Cardiac, Classical guitar, coding patient, Competence, competent, expert, Fernandor Sor, flamenco guitar, Frederick Noad, learning, Matteo Carcassi, Mauro Giuliani, Paco De Lucia, Paco Peña, Passion, Practice
I am sure I have tried to play Op.1 Part III No.1 by Mauro Giuliani (1780-1829), a hundred times and have yet to go through it without a misstep. This is a classical guitar piece that would be considered as challenging perhaps for an intermediate player. For the longest time I have considered myself of intermediate caliber, then I decided to record my playing. Let me tell you, I have heard that we are our own worst critic, but this little exercise really accentuates one’s mistakes! This piece has 21 measures and fits on one page, and only ventures to the third position but briefly. I spent a good two hours the other night, trying to work out the rough patches and the tempo and tone, and what I got is a super sore right hand that wants to cramp into a pretzel. And not one take worth documenting.
This has given me pause. I have owned this volume of sheet music for more than twenty years. Now I question my sessions with my instructor, back in the eighties. He checked off a good number of these pieces. These checks must have meant not,
“Well done my star student, you are ready for the next challenge”, but rather, “I’m tired of hearing you butcher Fernando Sor, lets move on to Carcassi”.
I honestly feel somewhat the fraud, passing myself off as a guitar player. This astounds me further when I witness a master playing a full length concerto in flawless manner. It is no secret masters are passionate about their art, which has driven them to forego many things in order to be the best. Practice, practice, practice! Not to be lauded. Not to entertain. Not to be world famous, or get the girl. The process was the end, not the means. The love of the instrument, of the composer, the art.
All of this is nothing new.
One that is plain in her duties is a Nurse Practitioner, I have had the privilege to work with. She spent twenty years as an E.R. Nurse. Twenty years dealing with coding patients and stretched resources. I have witnessed her spring into action when we have had compromised patients, BAM, BAM, BAM! She arranges for emergency transport, gets the patient oxygen, accesses a vein to start an IV well, draws the necessary labs to asses cardiac status and administers meds needed to stabilize the patient, all before the medics get there. The medics are grateful, the family is grateful, the staff is grateful! She is so focused that the Doctors get out of her way. Her response to that is, “That’s what you do. There are certain steps that you always perform under those situations, and after doing those steps over and over for twenty years you just do it without thinking. Sounds like an uninspired explanation. But when someone’s life is in the balance and you are part of that team, it is very, very inspiring!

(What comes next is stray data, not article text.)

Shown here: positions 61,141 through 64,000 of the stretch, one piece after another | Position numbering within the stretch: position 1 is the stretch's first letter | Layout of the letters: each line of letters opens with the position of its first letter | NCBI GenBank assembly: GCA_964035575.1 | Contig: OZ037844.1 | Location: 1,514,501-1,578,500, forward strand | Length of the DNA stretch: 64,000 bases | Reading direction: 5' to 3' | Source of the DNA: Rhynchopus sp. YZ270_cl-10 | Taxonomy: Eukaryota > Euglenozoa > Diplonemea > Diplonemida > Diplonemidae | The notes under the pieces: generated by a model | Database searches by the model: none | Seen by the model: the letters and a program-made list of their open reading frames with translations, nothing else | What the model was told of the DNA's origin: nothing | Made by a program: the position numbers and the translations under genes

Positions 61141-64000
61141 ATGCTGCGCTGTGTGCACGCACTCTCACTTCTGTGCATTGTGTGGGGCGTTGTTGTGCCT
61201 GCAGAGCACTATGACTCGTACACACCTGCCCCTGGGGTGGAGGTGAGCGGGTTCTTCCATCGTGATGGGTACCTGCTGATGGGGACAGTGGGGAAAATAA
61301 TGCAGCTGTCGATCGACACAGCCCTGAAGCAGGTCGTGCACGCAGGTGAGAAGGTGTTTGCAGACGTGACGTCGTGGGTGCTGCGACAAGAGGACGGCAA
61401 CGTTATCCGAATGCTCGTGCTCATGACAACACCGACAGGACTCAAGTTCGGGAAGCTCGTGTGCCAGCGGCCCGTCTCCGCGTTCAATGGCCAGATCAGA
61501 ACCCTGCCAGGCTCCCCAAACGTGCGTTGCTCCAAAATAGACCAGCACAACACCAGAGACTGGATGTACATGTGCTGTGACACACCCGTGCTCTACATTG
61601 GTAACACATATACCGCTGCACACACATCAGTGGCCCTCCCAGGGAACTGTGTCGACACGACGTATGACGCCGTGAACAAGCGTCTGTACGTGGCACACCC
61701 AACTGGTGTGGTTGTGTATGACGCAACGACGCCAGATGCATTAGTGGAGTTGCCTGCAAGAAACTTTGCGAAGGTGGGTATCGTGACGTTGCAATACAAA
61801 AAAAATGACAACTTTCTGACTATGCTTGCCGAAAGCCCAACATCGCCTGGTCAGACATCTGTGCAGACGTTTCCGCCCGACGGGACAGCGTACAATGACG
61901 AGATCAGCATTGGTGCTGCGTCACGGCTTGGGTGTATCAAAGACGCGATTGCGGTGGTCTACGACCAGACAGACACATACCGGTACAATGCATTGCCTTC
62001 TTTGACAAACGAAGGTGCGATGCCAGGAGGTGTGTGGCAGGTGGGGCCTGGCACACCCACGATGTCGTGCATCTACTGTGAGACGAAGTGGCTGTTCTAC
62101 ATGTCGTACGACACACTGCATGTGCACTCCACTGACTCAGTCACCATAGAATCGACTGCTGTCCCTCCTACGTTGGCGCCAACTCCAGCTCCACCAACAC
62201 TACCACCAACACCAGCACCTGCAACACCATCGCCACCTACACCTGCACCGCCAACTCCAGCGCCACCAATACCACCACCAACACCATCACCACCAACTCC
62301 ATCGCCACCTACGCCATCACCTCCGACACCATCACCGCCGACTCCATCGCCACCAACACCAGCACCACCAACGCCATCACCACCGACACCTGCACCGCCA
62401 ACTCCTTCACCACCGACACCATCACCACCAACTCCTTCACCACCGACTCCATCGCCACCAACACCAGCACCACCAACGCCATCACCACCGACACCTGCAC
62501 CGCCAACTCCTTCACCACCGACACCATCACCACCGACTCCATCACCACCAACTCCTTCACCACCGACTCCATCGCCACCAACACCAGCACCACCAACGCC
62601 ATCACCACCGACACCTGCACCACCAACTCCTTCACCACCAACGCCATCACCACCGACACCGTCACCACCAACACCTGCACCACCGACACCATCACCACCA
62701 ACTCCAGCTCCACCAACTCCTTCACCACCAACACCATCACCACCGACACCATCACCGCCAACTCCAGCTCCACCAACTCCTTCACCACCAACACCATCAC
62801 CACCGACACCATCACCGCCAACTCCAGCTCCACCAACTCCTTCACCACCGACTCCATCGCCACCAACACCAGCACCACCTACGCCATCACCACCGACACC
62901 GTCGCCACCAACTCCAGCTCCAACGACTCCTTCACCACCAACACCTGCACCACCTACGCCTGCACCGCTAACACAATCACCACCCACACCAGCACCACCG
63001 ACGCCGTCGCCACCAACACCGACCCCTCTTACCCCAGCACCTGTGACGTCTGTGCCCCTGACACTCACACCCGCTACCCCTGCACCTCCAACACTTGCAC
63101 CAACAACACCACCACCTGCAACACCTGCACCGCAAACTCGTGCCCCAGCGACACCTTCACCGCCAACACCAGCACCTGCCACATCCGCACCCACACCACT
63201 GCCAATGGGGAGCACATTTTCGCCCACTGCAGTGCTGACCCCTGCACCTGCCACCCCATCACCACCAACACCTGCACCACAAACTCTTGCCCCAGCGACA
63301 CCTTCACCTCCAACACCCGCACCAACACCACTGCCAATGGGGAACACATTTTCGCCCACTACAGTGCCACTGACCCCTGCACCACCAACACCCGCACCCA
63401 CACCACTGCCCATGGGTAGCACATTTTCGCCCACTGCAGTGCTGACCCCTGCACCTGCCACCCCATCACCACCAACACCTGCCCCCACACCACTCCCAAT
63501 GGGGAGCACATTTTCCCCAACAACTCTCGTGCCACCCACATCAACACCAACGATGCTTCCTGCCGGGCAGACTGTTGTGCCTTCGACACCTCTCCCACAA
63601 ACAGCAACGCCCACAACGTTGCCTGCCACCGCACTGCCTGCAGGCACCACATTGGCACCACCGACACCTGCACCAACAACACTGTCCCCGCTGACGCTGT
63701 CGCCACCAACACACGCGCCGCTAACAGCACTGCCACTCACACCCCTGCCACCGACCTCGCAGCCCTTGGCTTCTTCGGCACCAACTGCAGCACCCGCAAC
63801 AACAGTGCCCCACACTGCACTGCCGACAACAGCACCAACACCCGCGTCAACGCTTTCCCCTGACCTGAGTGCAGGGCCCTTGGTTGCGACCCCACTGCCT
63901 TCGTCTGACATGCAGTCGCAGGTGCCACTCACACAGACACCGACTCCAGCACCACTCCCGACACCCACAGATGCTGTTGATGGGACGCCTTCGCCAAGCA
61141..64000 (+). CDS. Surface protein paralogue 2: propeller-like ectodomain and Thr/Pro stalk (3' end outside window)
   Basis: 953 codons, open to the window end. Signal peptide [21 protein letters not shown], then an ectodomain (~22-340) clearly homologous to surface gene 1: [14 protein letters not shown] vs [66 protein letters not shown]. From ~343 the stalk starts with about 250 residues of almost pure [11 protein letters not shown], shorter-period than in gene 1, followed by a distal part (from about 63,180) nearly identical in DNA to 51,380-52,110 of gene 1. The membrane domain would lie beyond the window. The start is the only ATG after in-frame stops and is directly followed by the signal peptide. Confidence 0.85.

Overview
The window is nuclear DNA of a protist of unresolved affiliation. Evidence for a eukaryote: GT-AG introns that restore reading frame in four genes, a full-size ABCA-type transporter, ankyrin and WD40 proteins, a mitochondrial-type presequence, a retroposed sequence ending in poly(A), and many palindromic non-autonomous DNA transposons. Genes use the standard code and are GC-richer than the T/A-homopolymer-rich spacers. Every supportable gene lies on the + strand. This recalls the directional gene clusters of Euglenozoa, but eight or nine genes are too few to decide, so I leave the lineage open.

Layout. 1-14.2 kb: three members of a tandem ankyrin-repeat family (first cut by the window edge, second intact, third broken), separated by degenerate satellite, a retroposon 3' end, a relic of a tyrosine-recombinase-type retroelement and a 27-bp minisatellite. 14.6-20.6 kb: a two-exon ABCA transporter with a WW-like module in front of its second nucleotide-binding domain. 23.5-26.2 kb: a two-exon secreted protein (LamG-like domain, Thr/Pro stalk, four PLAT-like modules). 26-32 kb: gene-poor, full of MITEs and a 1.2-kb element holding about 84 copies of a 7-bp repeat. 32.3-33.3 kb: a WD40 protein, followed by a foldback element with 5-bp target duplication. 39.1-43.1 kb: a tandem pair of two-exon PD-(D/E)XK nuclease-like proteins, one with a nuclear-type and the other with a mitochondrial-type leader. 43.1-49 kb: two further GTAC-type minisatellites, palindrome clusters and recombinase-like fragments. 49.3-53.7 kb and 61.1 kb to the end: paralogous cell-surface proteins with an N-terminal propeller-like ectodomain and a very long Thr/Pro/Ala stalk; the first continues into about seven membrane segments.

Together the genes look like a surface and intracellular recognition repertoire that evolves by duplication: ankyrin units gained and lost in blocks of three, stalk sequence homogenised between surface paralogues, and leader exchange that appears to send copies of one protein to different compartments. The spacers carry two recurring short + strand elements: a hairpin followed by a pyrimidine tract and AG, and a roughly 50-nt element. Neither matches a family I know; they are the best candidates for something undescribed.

Will I save someone’s life by playing 21 measures of guitar music well? No. But I may cause someone to be moved in some way, because I took responsibility for the passion I allege to have. And what I am learning about this great life, is that everything worth while can be learned, and in fact must be learned: Being a leader. Being a father. Being a friend, a husband. A worshiper of God. How to take an x-ray. How to stabilize a coding patient. How to love. It must be learned and then applied correctly, that we may call ourselves competent heart holders.
So I am going to nurse my hand another day, and then get back to Giuliani, so that I may, perhaps but for a moment, rescue you.